“Vehicle operator” means anyone who drives or operates a motorized vehicle of any type or size, whether a truck, car, motorcycle, motorscooter, motorized bike or any similar vehicle. (Ord. 99-22 § 1 (part), 1999)

12.55.030 - SPEED LIMIT:

****No bicyclist, rollerskater, skateboarder, pedestrian or vehicle operator shall exceed fifteen (15) miles per hour while on the trail. (Ord. 99-22 § 1 (part), 1999)****

12.55.040 - UNSAFE ACTIVITY:

****No bicyclist, rollerskater, skateboarder, pedestrian or vehicle operator shall engage in any activity on the trail which creates an unreasonable risk of injury to any person. (Ord. 99-22 § 1 (part), 1999)****

12.55.050 - DIRECTION OF FLOW:

****A. No bicyclist, rollerskater, skateboarder, pedestrian or vehicle operator shall pass any other person except when it is safe to do so.
B. All motor vehicles shall keep to the right of the double yellow line. (Ord. 99-22 § 1 (part), 1999)****

12.55.060 - Special Restrictions:

A. The Traffic Engineer shall have the authority to establish other special restrictions on bicyclists, vehicles, pedestrians, skate boarders, and/or roller skaters such as localized speed limits less than fifteen (15) miles per hour.
B. No person shall fail to comply with signs posted pursuant to subsection (A) of this section that establish special restrictions on vehicles, bicyclists, pedestrians, skate boarders and/or rollerskaters using the trail. (Ord. 99-22 § 1 (part), 1999)

12.55.070 - PENALTIES:

A. Not withstanding any other provisions of this Code, any person violating the provisions of Section 12.55.030, 12.55.050 or 12.55.060 shall be guilty of an infraction, punishable by a fine not to exceed fifty dollars ($50.00).

B. Any person violating the provisions of Section 12.55.040 shall be guilty of a misdemeanor, punishable by a fine not to exceed five hundred dollars ($500.00) provided, however, the violation may be prosecuted as infraction pursuant to the provisions of Section 1.04.010 (A) of the Newport Beach Municipal Code. (Ord. 99-22 § 1 (part), 1999)

Okay, all you happy people, by a show of hands, how many of you knew any of this, or even cared to find out?

I knew the speed limits by observing the signs, but never thought to go snooping about the city website for info until the need arose for this story.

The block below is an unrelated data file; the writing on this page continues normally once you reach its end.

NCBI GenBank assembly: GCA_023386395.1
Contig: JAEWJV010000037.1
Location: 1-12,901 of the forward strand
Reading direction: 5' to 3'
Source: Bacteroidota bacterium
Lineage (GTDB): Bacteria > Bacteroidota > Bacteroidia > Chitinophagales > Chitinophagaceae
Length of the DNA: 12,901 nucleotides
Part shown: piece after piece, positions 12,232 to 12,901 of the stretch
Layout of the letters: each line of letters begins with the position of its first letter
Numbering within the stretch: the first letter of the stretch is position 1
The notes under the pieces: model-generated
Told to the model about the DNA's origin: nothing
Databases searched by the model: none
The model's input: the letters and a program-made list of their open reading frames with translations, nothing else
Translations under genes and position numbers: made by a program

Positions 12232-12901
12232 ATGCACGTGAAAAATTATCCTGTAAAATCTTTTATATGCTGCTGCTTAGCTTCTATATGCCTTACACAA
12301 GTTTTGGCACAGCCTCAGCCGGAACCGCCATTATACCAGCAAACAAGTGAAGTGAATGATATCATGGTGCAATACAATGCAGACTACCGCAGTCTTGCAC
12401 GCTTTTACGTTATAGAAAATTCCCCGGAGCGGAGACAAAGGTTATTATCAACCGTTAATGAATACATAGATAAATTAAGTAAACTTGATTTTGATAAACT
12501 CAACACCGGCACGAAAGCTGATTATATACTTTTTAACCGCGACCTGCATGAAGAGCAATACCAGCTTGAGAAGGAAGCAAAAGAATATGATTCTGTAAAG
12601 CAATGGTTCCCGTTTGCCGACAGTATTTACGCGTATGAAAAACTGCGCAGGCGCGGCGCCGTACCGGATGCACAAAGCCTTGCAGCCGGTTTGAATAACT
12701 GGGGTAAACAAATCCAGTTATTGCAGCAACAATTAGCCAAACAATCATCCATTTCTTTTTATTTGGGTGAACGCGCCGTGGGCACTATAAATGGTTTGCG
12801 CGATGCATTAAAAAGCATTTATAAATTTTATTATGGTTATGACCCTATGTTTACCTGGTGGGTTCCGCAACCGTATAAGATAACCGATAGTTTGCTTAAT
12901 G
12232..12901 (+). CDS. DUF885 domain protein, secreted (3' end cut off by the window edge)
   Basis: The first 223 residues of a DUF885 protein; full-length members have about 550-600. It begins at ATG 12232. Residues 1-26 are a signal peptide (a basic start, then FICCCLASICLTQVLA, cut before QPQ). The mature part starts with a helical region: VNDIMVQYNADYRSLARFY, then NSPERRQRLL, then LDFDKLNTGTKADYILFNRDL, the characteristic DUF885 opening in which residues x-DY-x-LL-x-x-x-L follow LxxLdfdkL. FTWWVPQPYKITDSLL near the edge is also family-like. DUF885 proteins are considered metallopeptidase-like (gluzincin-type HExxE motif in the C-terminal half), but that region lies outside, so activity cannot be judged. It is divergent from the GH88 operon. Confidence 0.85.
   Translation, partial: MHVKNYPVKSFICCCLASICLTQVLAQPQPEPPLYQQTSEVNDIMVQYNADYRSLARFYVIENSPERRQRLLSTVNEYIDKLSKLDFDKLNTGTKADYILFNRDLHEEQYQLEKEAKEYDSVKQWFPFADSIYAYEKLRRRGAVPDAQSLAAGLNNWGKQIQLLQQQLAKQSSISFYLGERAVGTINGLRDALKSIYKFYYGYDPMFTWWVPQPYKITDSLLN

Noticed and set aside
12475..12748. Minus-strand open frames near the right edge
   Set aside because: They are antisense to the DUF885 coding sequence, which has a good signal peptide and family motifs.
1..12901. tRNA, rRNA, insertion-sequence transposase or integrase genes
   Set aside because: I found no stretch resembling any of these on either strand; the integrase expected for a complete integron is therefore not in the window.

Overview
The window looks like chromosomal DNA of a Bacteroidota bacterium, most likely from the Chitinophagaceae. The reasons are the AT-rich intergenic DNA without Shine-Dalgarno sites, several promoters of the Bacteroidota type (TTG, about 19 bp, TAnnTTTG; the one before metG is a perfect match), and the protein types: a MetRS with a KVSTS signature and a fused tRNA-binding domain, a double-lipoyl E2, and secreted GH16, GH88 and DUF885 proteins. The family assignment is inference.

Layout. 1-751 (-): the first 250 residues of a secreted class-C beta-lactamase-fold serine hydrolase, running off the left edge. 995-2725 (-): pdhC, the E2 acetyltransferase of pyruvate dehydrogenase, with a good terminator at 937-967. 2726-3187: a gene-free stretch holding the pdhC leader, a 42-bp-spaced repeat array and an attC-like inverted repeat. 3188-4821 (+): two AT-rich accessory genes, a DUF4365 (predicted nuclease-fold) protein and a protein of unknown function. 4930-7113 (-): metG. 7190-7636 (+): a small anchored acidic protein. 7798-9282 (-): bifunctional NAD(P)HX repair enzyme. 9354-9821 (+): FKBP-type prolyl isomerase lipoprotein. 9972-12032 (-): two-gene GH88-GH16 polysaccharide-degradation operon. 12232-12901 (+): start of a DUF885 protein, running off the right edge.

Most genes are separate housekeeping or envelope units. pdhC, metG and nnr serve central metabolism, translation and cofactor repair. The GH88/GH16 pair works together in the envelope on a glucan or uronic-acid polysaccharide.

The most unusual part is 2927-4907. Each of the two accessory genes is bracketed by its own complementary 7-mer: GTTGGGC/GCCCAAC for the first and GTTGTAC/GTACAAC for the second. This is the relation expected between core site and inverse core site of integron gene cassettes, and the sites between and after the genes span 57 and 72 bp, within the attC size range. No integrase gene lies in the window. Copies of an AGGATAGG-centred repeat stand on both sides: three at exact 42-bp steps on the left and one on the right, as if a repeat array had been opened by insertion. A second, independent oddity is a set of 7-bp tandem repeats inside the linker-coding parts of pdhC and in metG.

Chapter 12.56 BICYCLES--REGISTRATION AND REGULATIONS has one section of particular importance to cycling in the city in general, and the section of sidewalk on EastBluff, between Jamboree, and Back Bay Dr. that is part of the Bay Trail, and now the Mtns. to the Sea Trail:


****A. Prohibition. No person shall operate or ride a bicycle upon any sidewalk in the City.

B. Exceptions. The provisions of this section shall not apply to:

****1. Sidewalks on which bicycles are permitted pursuant to a resolution adopted by the City Council;

2. Tricycles, wheelchairs, or wheeled devices operated by the disabled or the elderly;
3. Rollerskates, rollerblades or skateboards or similar devices, except when operation is prohibited by the provisions of Chapter 12.57 of this Code;
4. Tricycles which measure less than one of the following:
a. Eighteen (18) inches from ground level to the neck joint,
b. Twenty-four (24) inches in width measured from the outer rear wheels,
c. Eighteen (18) inches in front tire diameter, or
d. Twelve (12) inches in rear tire diameter.
5. To a bicycle operated by any peace officer employed by the City of Newport Beach and acting within the course and scope of his or her employment. (Ord. 97-41 § 5 (part), 1997: Ord. 95-40 § 2, 1995; Ord. 91-12 § 1, 1991: Ord. 86-3 § 1, 1986: Ord. 85-18 § 2, 1985; Ord. 1806 § 1, 1979: Ord. 1608 § 1, 1975: Ord. 1452 § 1, 1972: Ord. 1435 § 1, 1972: Ord. 1256 § 1, 1968: Ord. 1224 § 1, 1967: Ord. 898, 1959: 1949 Code § 3295.1)
Again... How many cyclists know, or care, about this, or even know, or care,  that the sidewalk is NOT safer than the street? [  For anyone interested there is an section on the Beach Boardwalk - Chapter 12.54 OCEANFRONT BOARDWALK SAFETY PROGRAM  ( Cyclists speed limit is 8mph! ) ]

After reading all this my initial thought was why were there no signs on the north trail telling cyclists, entering, and riding it, that the speed limit is 15 mph?

Then it dawned on me that the Code is only talking about activity on the SOUTH SIDE!

It is interesting that the code makes the point that the Bike Lane on the south side is considered Multi-Use, and the "Street ' side is for MOTOR vehicles.